Once in a While, Wear a 'Black Hat'

Sometimes, you just have to be the bad guy. Businesses often need one person who is challenging the norms of the group, and forcing creative thinking. A common term for this person is "devil's advocate." But I've never really liked language that makes people who challenge authority seem sinister, or somehow opposed to the company.

Sometimes, you just have to be the bad guy. Businesses often need one person who is challenging the norms of the group, and forcing creative thinking. A common term for this person is "devil's advocate." But I've never really liked language that makes people who challenge authority seem sinister, or somehow opposed to the company.

A recent article/interview in the McKinsey Quarterly magazine [note: free registration required] sheds new light on this important organizational role. Since McKinsey consults with large companies, the article focuses on the chief financial officer as the owner of a company's decision-making process. Many smaller companies, of course, do not have a CFO as such, but they need an alternative voice just as bad as larger companies do. In fact, I would argue that the company's early stages absolutely require a strong voice to challenge leaders to rethink ideas. Resources and capital are too precious to squander on a poorly debated concept.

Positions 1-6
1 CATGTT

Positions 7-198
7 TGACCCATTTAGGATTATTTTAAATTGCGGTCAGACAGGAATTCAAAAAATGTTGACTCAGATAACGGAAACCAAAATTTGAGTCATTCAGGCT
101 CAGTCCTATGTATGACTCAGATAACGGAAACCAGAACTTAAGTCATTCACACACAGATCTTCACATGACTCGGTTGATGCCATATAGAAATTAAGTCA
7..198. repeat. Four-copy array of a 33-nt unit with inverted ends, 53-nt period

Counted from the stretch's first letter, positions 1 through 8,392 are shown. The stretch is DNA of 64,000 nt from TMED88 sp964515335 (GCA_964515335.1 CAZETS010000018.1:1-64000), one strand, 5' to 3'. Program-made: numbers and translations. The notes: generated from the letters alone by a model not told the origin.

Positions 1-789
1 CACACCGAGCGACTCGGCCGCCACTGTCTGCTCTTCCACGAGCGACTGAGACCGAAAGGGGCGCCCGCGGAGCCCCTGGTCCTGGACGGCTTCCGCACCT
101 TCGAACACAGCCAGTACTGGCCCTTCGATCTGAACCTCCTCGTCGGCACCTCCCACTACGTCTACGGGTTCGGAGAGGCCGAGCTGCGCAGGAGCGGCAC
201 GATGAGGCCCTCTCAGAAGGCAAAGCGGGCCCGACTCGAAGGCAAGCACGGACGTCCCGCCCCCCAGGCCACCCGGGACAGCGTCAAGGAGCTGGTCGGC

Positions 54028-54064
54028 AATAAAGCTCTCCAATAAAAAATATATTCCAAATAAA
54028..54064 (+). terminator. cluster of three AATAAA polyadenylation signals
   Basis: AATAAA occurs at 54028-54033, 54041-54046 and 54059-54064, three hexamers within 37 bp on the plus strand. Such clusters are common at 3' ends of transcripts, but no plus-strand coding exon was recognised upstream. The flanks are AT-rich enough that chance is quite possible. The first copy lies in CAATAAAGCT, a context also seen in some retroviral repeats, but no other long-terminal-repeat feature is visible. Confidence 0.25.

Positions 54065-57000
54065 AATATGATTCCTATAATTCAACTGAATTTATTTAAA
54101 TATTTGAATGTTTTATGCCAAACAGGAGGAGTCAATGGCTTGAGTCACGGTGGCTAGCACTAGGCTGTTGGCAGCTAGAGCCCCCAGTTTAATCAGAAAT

If you can hire someone who isn't afraid to challenge conventional wisdom, bring that person on your team. For smaller companies, a more economical solution may be to bring someone onto your team as a part-time or contract management advisor. An independent voice, and eyes that see your company freshly, offer different, possibly valuable viewpoints, without making current managers feel nervous about their own standing. This person also can talk more candidly, on an individual basis, with the owner or other management members to balance company politics, individual points of view, and the overall company vision.

Your company also can develop this type of expertise through internal activities. Encourage your finance professionals to take positions outside finance and accounting. My most valuable experience while at John Deere -- my previous duty station -- came as a project lead on a SAP implementation project. I was forced to venture outside of the finance function and work with professionals across all areas of the company. I have also seen CFOs spend time in marketing, business development, and even engineering. (A former Deere CFO started his career as an engineer, as did General Motors' current CFO.)

My friends at Free Agent Academy always advise us to "seek wise counsel." Recognizing and accepting different viewpoints -- even if they seem to run counter to the prevailing sentiment -- ultimately will lead to better decisions across the company.

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